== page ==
Friends On and Off the Ice
“I mainly started curling just to have fun with my friends,” said Dennison. “We’ve been friends for lots of years. Four of us our seniors together at Davies High School in Fargo and we are doing something not very many other people have done.”
“We grew up sleeping over at each other’s’ houses, swimming in each other’s pools, waterskiing at the lake and as baseball teammates. We travelled to Vikings games and Valley Fair together,” said Aaron Johnson. “We even tag along on each other’s family vacations,” said Tyler Johnson. The bond on and off the ice is strong. “Tyler and Aaron might be twins, but we’re all brothers,” said Dennison.
What Makes This Team Different
The amount of years these boys have played together as a team is very unique. “Normally at this age, kids jump from one team to another. They may decide that curling isn’t for them, or they’re too busy with other sports and school activities to travel and play competitively,” said Workin. “This team came into curling as a team. They’ve always competed as this team. They have a strong bond as brothers and friends, and they communicate better than most other teams because of it.”
“My favorite thing about curling is the team aspect. You must work together in order to win, but you also have to perform your best in your position,” said Dennison. Last year, Aaron Johnson broke his wrist while snowboarding. “We knew Aaron was going to be out for part of the season, so if we wanted to stay competitive, we needed to add a fifth member to our team,” said Scheel.
The boys knew of someone, that they had competed against over the past few years, who also was in need of a team. Kyson Smith, from Minot, was asked to join team. The rest of Smith’s former teammates had aged out of junior events. The five boys gelled together and continued to win. Smith’s dad, a former member of the Men’s North Dakota Curling team, was also brought on as the team’s new coach.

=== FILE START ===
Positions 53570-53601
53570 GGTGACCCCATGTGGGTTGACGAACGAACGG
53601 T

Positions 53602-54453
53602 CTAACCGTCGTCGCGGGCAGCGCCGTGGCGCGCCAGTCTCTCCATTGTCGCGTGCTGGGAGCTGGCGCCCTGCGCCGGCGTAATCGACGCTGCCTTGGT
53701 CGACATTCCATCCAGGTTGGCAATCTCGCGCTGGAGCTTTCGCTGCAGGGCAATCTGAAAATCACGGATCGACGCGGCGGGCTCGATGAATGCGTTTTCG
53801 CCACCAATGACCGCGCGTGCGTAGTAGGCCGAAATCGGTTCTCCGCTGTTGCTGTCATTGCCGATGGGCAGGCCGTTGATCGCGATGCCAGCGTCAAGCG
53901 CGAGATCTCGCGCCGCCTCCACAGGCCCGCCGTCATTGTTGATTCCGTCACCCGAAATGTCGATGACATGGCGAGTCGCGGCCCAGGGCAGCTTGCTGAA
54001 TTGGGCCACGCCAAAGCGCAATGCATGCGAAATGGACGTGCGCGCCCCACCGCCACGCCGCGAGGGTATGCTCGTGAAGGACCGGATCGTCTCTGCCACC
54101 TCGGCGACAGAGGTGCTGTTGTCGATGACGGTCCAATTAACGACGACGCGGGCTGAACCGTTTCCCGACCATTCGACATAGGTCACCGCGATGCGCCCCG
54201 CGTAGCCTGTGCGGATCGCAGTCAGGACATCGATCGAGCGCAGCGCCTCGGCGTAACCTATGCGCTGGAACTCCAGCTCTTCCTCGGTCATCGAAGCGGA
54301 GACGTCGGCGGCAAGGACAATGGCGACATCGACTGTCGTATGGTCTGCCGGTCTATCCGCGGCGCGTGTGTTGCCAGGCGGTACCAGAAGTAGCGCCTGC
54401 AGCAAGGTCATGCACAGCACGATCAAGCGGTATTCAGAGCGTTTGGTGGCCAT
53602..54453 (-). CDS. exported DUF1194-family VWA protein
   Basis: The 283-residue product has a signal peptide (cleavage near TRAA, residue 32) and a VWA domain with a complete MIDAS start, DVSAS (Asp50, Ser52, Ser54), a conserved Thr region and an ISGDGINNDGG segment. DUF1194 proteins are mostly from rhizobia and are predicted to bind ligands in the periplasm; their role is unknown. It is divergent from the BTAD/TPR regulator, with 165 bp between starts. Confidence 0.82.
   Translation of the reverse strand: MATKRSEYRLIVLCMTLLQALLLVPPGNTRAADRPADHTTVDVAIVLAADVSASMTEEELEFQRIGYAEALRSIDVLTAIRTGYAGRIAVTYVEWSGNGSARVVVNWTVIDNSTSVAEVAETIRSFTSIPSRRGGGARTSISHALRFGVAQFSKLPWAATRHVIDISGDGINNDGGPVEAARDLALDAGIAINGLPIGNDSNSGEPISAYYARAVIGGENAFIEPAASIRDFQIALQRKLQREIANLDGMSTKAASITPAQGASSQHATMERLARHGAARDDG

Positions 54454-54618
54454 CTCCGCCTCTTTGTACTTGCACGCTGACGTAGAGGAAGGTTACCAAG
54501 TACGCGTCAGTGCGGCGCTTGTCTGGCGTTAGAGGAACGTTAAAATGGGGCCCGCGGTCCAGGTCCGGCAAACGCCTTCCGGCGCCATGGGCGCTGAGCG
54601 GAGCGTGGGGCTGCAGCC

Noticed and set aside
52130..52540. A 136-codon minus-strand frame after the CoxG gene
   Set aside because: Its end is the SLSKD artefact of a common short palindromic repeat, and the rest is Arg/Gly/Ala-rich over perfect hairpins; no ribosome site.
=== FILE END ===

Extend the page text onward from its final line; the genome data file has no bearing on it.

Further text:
Positions on the Ice
Skip – Branden Scheel, ”It’s the skip’s job to be the “know it all” on the ice. I have to be strategy man on the team and have a plan for all situations. The skip also has to be able to read the ice and how it is playing – faster or slower than usual. The skip must know what shot you are going to play before the first rock is thrown, based on how we want to throw the last rock and every rock in between. The skip is always looking ahead and at any possible opportunities so that the team can gain the advantage for that end.”
Lead – Hunter Dennison, “It’s my job to put up two tough guards every round. I am the protectorate of the house. I am also a strong sweeper. That means with every rock my teammates throw, you will see me in front of the stone helping to guide – or curl – the rock.”
Second – Aaron Johnson, “As the second, my job is to be flexible. A variety of situations may present themselves, I may need to throw draws, peels, bumps, take-outs, or splits, depending on how our team strategy corresponds to the first four rocks of each end. It is critical for me to be accurate, because I help set the table for the second half of each end where strategy is more prominent. Before and after my two rocks have been thrown, it is my job to help sweep the rocks of my teammates.”